33. Karen New Member

    Okay, question... How does you calculate how large a file should be? Obviously you can't allow files to grow without some control, else the transaction log would end up using all space. I have no problem increasing the size of files, but I prefer making informed decisions, instead of just winging it...

    Thanks!!
    Karen

    Token SQL Goddess
    Life is one fool thing after another whereas love is two fool things after each other.— Oscar Wilde
  34. satya Moderator

    http://www.sql-server-performance.com/forum/topic.asp?TOPIC_ID=4194 thread about calculating data file size.

    To calculate size of table (estimated) refer to books online for Size of Table topic.

    Satya SKJ
    Moderator
    http://www.SQL-Server-Performance.Com/forum
    This posting is provided “AS IS” with no rights for the sake of knowledge sharing.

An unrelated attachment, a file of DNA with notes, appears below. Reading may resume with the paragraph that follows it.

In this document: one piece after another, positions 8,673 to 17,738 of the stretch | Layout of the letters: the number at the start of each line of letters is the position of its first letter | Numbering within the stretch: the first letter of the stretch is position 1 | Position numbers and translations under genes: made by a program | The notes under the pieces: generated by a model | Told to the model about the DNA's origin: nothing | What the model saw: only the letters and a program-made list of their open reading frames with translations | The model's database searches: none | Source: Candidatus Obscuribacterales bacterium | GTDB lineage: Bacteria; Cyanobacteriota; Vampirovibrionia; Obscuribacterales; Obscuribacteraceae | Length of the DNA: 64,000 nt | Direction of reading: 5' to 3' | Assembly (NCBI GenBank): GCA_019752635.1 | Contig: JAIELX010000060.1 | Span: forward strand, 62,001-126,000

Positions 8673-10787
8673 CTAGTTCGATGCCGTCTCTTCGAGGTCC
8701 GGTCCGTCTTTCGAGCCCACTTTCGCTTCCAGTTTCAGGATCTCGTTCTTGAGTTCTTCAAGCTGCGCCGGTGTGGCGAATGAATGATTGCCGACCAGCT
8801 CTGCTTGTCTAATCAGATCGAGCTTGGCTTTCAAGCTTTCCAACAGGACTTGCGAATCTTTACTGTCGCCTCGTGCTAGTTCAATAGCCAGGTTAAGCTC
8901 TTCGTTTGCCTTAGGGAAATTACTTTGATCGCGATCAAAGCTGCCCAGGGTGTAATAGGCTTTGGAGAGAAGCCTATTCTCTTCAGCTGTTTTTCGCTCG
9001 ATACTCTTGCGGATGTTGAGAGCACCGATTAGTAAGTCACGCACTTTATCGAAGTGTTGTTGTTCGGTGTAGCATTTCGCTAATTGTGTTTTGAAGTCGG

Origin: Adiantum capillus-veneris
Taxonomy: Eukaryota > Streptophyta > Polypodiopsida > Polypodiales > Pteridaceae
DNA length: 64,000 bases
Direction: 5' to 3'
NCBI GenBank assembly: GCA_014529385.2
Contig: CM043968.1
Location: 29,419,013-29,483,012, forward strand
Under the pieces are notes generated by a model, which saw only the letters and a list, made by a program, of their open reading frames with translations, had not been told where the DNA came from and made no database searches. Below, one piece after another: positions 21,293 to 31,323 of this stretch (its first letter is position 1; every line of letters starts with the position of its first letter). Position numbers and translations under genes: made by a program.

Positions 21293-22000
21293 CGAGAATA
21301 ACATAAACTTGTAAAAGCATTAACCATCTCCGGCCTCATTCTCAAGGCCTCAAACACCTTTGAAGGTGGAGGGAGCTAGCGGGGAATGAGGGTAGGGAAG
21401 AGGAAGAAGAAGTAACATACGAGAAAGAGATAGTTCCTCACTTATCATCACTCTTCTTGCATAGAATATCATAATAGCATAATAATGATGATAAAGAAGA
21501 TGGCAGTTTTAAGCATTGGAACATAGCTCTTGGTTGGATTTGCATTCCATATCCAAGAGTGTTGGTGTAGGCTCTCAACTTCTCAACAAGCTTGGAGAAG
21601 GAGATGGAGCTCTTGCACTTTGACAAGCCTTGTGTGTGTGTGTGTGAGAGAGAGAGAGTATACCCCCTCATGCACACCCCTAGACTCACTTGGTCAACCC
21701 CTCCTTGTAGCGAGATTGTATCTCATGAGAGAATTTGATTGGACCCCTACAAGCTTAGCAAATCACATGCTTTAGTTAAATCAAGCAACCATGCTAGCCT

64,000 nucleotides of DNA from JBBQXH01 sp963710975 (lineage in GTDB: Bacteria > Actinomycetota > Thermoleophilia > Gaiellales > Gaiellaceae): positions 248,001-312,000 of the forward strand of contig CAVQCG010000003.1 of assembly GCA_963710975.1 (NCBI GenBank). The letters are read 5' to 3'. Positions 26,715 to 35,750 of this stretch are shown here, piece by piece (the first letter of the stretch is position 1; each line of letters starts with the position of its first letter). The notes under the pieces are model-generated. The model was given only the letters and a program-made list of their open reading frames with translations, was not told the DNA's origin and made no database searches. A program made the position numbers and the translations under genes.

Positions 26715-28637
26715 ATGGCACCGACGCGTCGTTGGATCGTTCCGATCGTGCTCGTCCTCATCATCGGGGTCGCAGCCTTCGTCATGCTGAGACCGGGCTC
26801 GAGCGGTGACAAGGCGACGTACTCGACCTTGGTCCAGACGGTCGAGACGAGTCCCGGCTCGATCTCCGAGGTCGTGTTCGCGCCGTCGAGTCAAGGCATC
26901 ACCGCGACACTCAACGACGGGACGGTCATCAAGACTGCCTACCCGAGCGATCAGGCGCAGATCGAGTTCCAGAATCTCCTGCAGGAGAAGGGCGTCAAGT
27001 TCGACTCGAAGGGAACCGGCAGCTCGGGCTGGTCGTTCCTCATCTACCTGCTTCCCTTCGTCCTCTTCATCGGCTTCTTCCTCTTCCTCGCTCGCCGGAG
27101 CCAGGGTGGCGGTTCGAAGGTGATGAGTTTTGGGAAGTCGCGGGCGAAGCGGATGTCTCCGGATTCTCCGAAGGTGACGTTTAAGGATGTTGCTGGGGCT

35. rhoffpauir New Member

    I think you have a couple of different problems going on here causing rapid drive space consumption. The first is the 'fill factor 80' on the db reindex job. When this job runs it will calculate how much space is actually needed and then reserve enough space so that only 80% will be occupied. I know this may sound wierd to some when I say this but it adds 25% (yes 25 percent) of the required space on top (20/80=25%, 80/(80+20)=80% the fill factor). So, you are having to shrink the database afterwards to get it back to a controllable size. It would be easier to just raise the fill factor in the first place to 95 or 98 so it will reserve less empty space for future growth.